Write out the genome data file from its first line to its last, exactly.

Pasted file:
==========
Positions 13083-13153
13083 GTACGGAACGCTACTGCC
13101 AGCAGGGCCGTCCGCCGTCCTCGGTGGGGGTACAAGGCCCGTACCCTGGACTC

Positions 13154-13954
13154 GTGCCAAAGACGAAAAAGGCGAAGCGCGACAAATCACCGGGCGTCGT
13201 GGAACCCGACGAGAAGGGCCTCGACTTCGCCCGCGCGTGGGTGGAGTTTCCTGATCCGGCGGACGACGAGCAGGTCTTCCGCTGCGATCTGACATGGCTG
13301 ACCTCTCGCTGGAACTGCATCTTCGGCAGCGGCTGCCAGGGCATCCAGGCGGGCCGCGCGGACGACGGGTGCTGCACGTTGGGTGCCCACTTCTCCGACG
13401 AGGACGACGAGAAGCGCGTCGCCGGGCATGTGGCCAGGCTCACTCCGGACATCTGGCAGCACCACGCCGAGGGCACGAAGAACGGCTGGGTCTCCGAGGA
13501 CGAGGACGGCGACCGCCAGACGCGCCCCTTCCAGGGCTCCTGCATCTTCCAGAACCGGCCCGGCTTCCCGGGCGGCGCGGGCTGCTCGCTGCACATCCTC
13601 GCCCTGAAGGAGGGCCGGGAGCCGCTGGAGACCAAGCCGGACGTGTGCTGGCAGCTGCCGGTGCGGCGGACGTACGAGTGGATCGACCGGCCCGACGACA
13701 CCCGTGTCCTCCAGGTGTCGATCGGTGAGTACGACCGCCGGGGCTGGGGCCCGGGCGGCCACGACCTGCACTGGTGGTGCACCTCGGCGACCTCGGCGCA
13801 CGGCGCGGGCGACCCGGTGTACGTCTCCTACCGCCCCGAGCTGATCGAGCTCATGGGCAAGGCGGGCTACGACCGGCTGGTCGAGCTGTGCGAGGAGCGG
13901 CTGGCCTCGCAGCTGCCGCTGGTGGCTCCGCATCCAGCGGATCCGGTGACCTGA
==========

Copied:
Positions 13083-13153
13083 GTACGGAACGCTACTGCC
13101 AGCAGGGCCGTCCGCCGTCCTCGGTGGGGGTACAAGGCCCGTACCCTGGACTC

Positions 13154-13954
13154 GTGCCAAAGACGAAAAAGGCGAAGCGCGACAAATCACCGGGCGTCGT
13201 GGAACCCGACGAGAAGGGCCTCGACTTCGCCCGCGCGTGGGTGGAGTTTCCTGATCCGGCGGACGACGAGCAGGTCTTCCGCTGCGATCTGACATGGCTG
13301 ACCTCTCGCTGGAACTGCATCTTCGGCAGCGGCTGCCAGGGCATCCAGGCGGGCCGCGCGGACGACGGGTGCTGCACGTTGGGTGCCCACTTCTCCGACG
13401 AGGACGACGAGAAGCGCGTCGCCGGGCATGTGGCCAGGCTCACTCCGGACATCTGGCAGCACCACGCCGAGGGCACGAAGAACGGCTGGGTCTCCGAGGA
13501 CGAGGACGGCGACCGCCAGACGCGCCCCTTCCAGGGCTCCTGCATCTTCCAGAACCGGCCCGGCTTCCCGGGCGGCGCGGGCTGCTCGCTGCACATCCTC
13601 GCCCTGAAGGAGGGCCGGGAGCCGCTGGAGACCAAGCCGGACGTGTGCTGGCAGCTGCCGGTGCGGCGGACGTACGAGTGGATCGACCGGCCCGACGACA
13701 CCCGTGTCCTCCAGGTGTCGATCGGTGAGTACGACCGCCGGGGCTGGGGCCCGGGCGGCCACGACCTGCACTGGTGGTGCACCTCGGCGACCTCGGCGCA
13801 CGGCGCGGGCGACCCGGTGTACGTCTCCTACCGCCCCGAGCTGATCGAGCTCATGGGCAAGGCGGGCTACGACCGGCTGGTCGAGCTGTGCGAGGAGCGG
13901 CTGGCCTCGCAGCTGCCGCTGGTGGCTCCGCATCCAGCGGATCCGGTGACCTGA